Autoflowering Plant Heat Stress Symptoms
Your plants can only withstand a certain amount of heat and light. After a certain point, your autoflower will start showing signs of stress on the bud or leaves. Your leaves can get yellow or brown, appear burnt or bleached, it’s also common for the leaves to fold in a taco shape all of those symptoms and more we’ll explain here.
1. What is Heat Stress?
Heat stress can happen indoors or outdoors, it occurs when your autoflower is exposed to high temperatures for a long period of time.
This can cause a wide variety of problems, stunting growth, affecting yield and ultimately killing your plant.
2. What Causes Heat Stress?
Heat stress indoors is a result of not adjusting your climate for optimal growing. Outdoors it’s harder to control but in both situations, heat stress is caused by the same factors: low humidity, high temperatures, and high light intensity.
Let’s examine heat stress factors and learn what solutions can be applied to each situation.
The ideal humidity for an autoflower is 60% depending on the stage it’s in. Very low humidity can make plants more likely to get heat stressed. Sometimes you’ll get symptoms that look like heat stress even if it’s not that hot, they can be worse because the plant is being affected by very low humidity.
Low humidity won’t stress your plant, it can affect growth and yield but there won’t be any apparent symptoms unless it is combined with high light intensity and/or high temperatures.
If you’re growing indoors, there are a couple of solutions. You can use a humidifier for a long term solution or you can place buckets filled with water inside or around your grow tent, always checking the hygrometer to keep humidity at an optimal level.
Outdoors there’s not much you can do, try to place your plant in the shadow for a few hours a day, we also recommend to water more times with less water throughout the day, this should keep the roots cooled down.
The optimal temperature to grow autoflowers is around 25 Celsius (77f). Heat stress is primarily caused by high temperatures. Your plant will always show you when she’s not happy, it’s essential to keep an optimal climate for your autoflowers, keeping in mind that flowering plants are even more susceptible to heat stress.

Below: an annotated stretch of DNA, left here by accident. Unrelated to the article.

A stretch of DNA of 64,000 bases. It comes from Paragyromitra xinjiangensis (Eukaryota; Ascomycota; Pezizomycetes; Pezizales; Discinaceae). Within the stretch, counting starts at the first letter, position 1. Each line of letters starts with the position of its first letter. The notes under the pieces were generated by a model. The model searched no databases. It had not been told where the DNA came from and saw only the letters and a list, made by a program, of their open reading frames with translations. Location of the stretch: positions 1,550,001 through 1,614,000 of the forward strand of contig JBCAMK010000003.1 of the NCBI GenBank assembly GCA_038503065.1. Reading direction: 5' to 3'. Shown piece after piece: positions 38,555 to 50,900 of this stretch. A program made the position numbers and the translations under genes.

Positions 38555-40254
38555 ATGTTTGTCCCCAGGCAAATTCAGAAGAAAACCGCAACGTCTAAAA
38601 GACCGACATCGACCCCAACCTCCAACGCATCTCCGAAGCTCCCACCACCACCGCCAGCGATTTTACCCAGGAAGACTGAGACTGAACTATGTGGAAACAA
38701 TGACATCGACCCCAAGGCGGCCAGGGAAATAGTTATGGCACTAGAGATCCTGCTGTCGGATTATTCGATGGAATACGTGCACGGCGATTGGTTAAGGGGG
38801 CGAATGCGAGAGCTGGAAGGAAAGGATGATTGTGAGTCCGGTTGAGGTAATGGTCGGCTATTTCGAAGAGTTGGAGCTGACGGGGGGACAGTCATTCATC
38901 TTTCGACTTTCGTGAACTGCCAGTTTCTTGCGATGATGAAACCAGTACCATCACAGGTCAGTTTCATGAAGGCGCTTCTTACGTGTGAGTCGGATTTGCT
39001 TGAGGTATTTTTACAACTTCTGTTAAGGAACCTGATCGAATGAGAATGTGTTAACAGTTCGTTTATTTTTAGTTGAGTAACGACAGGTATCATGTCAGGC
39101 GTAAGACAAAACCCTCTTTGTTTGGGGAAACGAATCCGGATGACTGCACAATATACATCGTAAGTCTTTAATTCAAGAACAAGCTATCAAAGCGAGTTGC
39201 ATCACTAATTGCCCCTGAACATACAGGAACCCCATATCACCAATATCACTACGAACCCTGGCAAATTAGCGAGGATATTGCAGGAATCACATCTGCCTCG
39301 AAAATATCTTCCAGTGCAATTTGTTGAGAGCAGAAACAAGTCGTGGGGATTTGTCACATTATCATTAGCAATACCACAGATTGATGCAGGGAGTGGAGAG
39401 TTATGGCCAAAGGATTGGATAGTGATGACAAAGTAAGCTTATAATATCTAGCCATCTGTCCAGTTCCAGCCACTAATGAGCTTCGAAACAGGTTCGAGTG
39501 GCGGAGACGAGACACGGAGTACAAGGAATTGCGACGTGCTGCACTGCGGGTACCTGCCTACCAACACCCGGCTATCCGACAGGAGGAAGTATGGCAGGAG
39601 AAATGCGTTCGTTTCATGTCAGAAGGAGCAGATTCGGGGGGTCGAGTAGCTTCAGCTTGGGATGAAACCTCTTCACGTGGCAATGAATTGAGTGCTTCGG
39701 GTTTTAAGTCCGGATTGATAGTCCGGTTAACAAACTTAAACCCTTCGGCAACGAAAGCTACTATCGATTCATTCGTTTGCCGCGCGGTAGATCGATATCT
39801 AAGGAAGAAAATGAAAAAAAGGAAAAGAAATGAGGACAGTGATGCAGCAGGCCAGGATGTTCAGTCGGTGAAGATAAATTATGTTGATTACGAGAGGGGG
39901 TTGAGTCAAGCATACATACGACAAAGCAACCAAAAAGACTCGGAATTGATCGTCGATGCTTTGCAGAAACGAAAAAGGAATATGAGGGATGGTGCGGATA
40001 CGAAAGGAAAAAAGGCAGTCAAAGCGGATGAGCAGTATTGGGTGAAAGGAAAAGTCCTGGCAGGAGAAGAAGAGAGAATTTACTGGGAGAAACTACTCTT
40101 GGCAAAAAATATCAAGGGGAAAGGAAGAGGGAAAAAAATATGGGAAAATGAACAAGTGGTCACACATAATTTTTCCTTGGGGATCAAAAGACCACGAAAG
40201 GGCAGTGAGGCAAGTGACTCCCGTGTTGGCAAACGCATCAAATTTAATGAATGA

Plants in the vegetative stage usually start to fold leaves inward in a taco or cup shape and can start to damage leaves even if the temperature is not that high. Combined with low-humidity it can wreak havoc.
As said before, plants in flowering are even more susceptible and if a lot of leaves are damaged it will respond to overheating by growing buds with less potency and eventually with abnormal growth of buds. In result they will look like what is known as foxtail. It does not always look like that, sometimes it’s just an abnormal growth of bud.
What happens is the plant is trying to abandon the heat-damaged bud and start a new one. At this stage you should see a lot of white pistils growing.
Solving this primarily revolves around increasing air circulation in your grow space, if this is not possible an oscillating fan blowing on top of your plants might be a good alternative. If you’re growing outdoors you should try to cool down your roots. Instead of watering your plant once a day, you should water it multiple times with less amount of water. This way you keep the medium moist and it can help to cool down the roots.
Tip: If the damage is already done, use seaweed kelp fertilizers to help your plant recover, they contain cytokinins which help reduce stress.
High Light Intensity
Light burn or light stress only occurs indoors, it can happen when transferring a plant from a weak to a strong light or if the light source is too close to your autoflower. It also can happen to older leaves that have been exposed for a long time but that’s not common.
Usually grow lights come with height recommendations for both stages (vegetative and flowering), you should always experiment and test what works better but you should never start with placing the lights too close.
The most common symptoms are yellowing, burned leaves and bleached buds (when the bud starts to turn white). The first signs a plant is getting too much light is when the leaves start pointing up (sometimes you don’t even see any symptoms until the yellowing starts).
Often the leaves start turning yellow but the veins stay green and may appear pale. If it goes for a long time, leaves will start to taco, the tips start to turn brown and crispy, and eventually start breaking to touch.